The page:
# F# unclear function effects

I'm reading the F# for C# developers book and there's this function that I can't seem to understand what are the effects of this function

``````let tripleVariable = 1, "two", "three"
let a, b, c = tripleVariable
let l = [(1,2,3); (2,3,4); (3,4,5)]
for a,b,c in l do
printfn "triple is (%d,%d,%d)" a b c
``````

the output is

``````triple is (1,2,3)
triple is (2,3,4)
triple is (3,4,5)
``````

why `a`, `b`, `c` are initialized with `tripleVariable`? Is it because it was needed in the `for` loop to know their type (or its type, since it's a `Tuple`)?

The code contains 2 samples. The first one is

``````let tripleVariable = 1, "two", "three"
let a, b, c = tripleVariable
``````

The 2nd one

``````let l = [(1,2,3); (2,3,4); (3,4,5)]
for a,b,c in l do
printfn "triple is (%d,%d,%d)" a b c
``````

They can be run independently.

The values `a`, `b`, and `c` in the `for` loop hide the `a`, `b`, and `c` defined outside of the loop. You can print `a`, `b`, and `c` after the loop to see that they still contain the values from `tripleVariable`:

``````let tripleVariable = 1, "two", "three"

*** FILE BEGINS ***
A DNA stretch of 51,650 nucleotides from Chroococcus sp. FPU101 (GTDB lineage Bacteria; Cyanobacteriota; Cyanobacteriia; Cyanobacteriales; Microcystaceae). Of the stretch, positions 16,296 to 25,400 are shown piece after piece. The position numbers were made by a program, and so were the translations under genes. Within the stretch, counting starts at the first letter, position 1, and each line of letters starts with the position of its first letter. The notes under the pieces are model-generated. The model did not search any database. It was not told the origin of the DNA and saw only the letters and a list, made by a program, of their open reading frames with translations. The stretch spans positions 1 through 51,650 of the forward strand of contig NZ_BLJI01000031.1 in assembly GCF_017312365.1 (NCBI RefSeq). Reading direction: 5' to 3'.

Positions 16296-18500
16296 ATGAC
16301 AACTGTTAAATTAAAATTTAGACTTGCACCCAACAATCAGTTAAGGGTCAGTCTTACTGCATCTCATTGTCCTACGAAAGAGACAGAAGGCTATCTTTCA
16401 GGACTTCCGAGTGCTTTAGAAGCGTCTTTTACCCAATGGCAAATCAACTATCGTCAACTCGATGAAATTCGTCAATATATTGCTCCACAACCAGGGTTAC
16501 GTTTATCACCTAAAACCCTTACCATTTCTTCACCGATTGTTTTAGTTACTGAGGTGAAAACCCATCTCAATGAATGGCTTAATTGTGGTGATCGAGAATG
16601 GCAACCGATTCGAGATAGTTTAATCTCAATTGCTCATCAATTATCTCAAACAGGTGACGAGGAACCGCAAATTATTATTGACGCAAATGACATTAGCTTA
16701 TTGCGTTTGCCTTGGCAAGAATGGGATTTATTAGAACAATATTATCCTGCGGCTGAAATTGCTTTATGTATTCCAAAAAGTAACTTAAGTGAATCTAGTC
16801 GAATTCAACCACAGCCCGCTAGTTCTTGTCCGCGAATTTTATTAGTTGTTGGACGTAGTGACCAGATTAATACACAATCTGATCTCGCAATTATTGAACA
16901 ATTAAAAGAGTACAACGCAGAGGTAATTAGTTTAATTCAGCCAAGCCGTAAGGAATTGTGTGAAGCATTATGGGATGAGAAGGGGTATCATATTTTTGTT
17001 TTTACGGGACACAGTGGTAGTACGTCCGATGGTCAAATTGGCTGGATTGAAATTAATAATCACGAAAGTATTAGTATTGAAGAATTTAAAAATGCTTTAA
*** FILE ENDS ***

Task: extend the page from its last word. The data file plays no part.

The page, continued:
let a, b, c = tripleVariable

let l = [(1,2,3); (2,3,4); (3,4,5)]
for a,b,c in l do
printfn "triple is (%d,%d,%d)" a b c

printfn "tripleVariable is (%A,%A,%A)" a b c
``````

Result:

``````triple is (1,2,3)
triple is (2,3,4)
triple is (3,4,5)
tripleVariable is (1,"two","three")
``````

The code snippet is using variable shadowing when defining the variables `a`, `b` and `c`. The variables are first initialized to the values of `tripleVariable` (line 2), but then they are shadowed by a new definition inside the `for` loop (line 4).

You can think of these as different variables - the code is equivalent to the following:

``````let tripleVariable = 1, "two", "three"
let a1, b1, c1 = tripleVariable
let l = [(1,2,3); (2,3,4); (3,4,5)]
for a2, b2, c2 in l do
printfn "triple is (%d,%d,%d)" a2 b2 c2
``````

Variable shadowing simply lets you define a variable with a name that already exists in the scope. It hides the old variable and all subsequent code will only see the new one. In the above code snippet, the old (shadowed) variables `b` and `c` even have different types than the new ones.

• Pedants' corner: they're values, not variables, unless they are marked as `mutable`. – Tim Rogers Nov 2 '15 at 16:59